Saturday Night Live recap: Natasha Lyonne makes hosting debut on season 47 finale

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·11 min read
Saturday Night Live recap: Natasha Lyonne makes hosting debut on season 47 finale
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Greetings and salutations, fellow Coneheads (and perpetual hate-watchers.) It's the season finale of Saturday Night Live and things have come full circle. Tonight Russian Doll star Natasha Lyonne brings season 47 to port with musical guest Japanese Breakfast.

Season finales are always bittersweet, particularly with a show like this, which is made often in real-time, due to its nature. For what it's worth, there is a thriving stan community that obediently tracks every moment and minor development of this silly live sketch comedy show. People sleep outside 30 Rock like it's a journey to Mecca, with the hope they may get to watch a live episode. (Mostly civil) wars break out online discussing which cast member is the most beloved or which era is best. It cultivates loyalty and obsession in a way few multi-decade TV franchises do. By design, this is a show that ebbs and flows week-to-week — in terms of hosts, guests, subject matter, even quality — interluding sunrises and sunsets that cast light on pop culture, politics, and world events. And here we are, graduation day, befitting a syrupy, nostalgic, heartstring-tugging montage filled with the season's best moments from over the past nine months.

SATURDAY NIGHT LIVE -- Natasha Lyonne, Japanese Breakfast Episode 1826 -- Pictured: Host Natasha Lyonne during the monologue on Saturday, May 14, 2022 -- (Photo by: Will Heath/NBC/NBCU Photo Bank via Getty Images)
SATURDAY NIGHT LIVE -- Natasha Lyonne, Japanese Breakfast Episode 1826 -- Pictured: Host Natasha Lyonne during the monologue on Saturday, May 14, 2022 -- (Photo by: Will Heath/NBC/NBCU Photo Bank via Getty Images)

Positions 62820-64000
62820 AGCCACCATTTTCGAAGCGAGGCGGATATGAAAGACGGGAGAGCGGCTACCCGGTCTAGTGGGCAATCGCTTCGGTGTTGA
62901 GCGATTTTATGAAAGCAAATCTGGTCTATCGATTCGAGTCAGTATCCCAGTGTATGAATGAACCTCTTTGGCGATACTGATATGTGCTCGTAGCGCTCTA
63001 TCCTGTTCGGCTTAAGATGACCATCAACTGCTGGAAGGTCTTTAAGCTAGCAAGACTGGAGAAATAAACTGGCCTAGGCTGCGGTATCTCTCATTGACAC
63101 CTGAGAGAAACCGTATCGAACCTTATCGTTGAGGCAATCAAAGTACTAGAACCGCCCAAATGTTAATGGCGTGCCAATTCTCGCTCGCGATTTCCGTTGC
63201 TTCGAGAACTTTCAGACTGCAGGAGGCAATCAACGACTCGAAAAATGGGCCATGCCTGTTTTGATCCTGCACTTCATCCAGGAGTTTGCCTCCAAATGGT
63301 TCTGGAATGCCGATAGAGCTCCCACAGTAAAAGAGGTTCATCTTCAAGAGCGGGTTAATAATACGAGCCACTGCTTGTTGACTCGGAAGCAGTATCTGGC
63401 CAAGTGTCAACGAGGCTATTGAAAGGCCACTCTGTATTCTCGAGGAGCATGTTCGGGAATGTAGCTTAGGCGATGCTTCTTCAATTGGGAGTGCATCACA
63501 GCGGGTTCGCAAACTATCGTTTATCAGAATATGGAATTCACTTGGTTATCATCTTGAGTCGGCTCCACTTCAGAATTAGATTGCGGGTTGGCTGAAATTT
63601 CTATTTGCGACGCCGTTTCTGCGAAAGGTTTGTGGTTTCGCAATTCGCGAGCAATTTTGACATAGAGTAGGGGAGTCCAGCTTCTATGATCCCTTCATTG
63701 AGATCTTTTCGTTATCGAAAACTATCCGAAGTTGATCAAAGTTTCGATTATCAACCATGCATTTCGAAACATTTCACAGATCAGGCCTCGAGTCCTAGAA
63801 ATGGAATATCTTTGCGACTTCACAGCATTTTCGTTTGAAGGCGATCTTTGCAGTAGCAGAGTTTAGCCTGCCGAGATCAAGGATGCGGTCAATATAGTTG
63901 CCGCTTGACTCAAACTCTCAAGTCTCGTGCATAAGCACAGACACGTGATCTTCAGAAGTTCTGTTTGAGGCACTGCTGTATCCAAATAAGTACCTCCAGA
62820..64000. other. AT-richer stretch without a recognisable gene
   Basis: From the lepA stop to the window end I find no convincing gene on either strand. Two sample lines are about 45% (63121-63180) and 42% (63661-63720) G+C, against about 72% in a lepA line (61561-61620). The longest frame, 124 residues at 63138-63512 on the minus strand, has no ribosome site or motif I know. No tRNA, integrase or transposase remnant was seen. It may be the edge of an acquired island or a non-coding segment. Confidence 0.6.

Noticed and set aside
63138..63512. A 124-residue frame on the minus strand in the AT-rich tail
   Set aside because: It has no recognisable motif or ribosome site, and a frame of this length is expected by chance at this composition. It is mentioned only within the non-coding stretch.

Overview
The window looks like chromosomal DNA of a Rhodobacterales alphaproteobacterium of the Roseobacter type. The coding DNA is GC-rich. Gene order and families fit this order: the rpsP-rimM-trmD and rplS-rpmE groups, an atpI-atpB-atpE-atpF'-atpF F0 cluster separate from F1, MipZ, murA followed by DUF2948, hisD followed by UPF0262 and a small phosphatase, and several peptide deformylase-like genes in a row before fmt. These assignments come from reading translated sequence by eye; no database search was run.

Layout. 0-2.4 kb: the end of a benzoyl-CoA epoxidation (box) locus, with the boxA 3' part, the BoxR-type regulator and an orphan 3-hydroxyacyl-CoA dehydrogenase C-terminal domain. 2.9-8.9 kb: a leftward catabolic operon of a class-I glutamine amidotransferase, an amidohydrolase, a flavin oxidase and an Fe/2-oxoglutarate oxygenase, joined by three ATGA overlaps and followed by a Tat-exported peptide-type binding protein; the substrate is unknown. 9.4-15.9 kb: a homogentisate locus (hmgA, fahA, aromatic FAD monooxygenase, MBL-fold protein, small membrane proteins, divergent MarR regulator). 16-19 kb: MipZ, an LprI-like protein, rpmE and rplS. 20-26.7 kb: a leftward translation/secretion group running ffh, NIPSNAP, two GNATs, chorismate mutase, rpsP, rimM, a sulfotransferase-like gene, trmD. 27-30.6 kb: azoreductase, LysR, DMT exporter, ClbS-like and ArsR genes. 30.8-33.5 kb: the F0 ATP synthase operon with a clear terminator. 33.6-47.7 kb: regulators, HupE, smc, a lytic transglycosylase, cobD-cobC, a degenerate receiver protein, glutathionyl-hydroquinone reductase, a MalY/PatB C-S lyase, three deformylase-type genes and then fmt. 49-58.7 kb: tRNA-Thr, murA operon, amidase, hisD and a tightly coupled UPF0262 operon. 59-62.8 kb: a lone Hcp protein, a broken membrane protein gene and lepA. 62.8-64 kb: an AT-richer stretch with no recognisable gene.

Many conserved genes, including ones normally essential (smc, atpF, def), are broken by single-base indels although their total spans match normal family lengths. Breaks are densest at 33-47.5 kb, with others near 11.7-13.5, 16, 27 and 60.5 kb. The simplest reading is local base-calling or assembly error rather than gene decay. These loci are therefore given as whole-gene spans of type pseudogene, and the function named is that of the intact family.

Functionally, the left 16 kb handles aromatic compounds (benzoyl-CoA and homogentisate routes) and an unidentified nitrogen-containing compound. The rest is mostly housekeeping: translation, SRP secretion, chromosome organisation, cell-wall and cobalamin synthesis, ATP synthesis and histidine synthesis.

Will Heath/NBC/NBCU Photo Bank via Getty Natasha Lyonne made her hosting debut on the 'Saturday Night Live' season 47 finale

And if the rumors are true, tonight will punctuate this era of the show. It's a day many in the fan community have secretly, or not-so-secretly, been waiting for: multiple cast members are supposedly leaving after tonight: Pete Davidson, Kate McKinnon, Aidy Bryant, and Kyle Mooney. I have written in this lowly column many times about the overstuffed skeleton crew that is the season 47 cast; how several veterans have overstayed their tenure, at the expense of offering new voices a chance to be heard. It's not just basic fairness, or overcoming the show's nagging, tiresome tropes — the long reign of the show's core stars prevented a natural handing off of the baton, generationally. A logjam in terms of sensibility and approach. Now, if we saw a mass exodus after tonight, a new style/vibe may finally get heralded. This is likely the biggest shift we have seen since Fred Armisen, Bill Hader, and Jason Sudeikis left after season 38.

So, let's see what our friends at Studio 8H have in store for us tonight. We will see which former cast members welcome Kate/Pete/Aidy/Kyle on their next journey. I am joined tonight by former SNL cast member Siobhan Fallon Hogan, who says this to the departing cast: "I wish them all the best. The world is their oyster!" All right, roll up your sleeves, folks: it's SNL in Review.

Final Encounter Cold Open

The Pentagon is the setting, and we are greeted with huge applause. The U.S. Government is looking into verified alien abductions. Host Natasha Lyonne joins sketch mainstays Kate McKinnon and Cecily Strong. It's pretty funny hearing New Yorker Lyonne put on a southern accent. Mikey Day and Aidy Bryant are NSA agents leading the interview.

We first saw Colleen Rafferty and gang back in 2015, for the Ryan Gosling episode. So this is the seventh episode and the first since 2019. "What the hell, play the hits right?" McKinnon-as-Rafferty jokes, a wink to what many consider one of her best characters and sketches. As always, Rafferty has been abducted by aliens with two others (Strong and the host) but had a less-stellar experience than them. And I love the hook here — in an act of symbolism/meta-reference, McKinnon departs Earth: "I love ya, thanks for letting me stay awhile." The emotion in her voice is barely masked as she, solo, says the show's trademark opening line.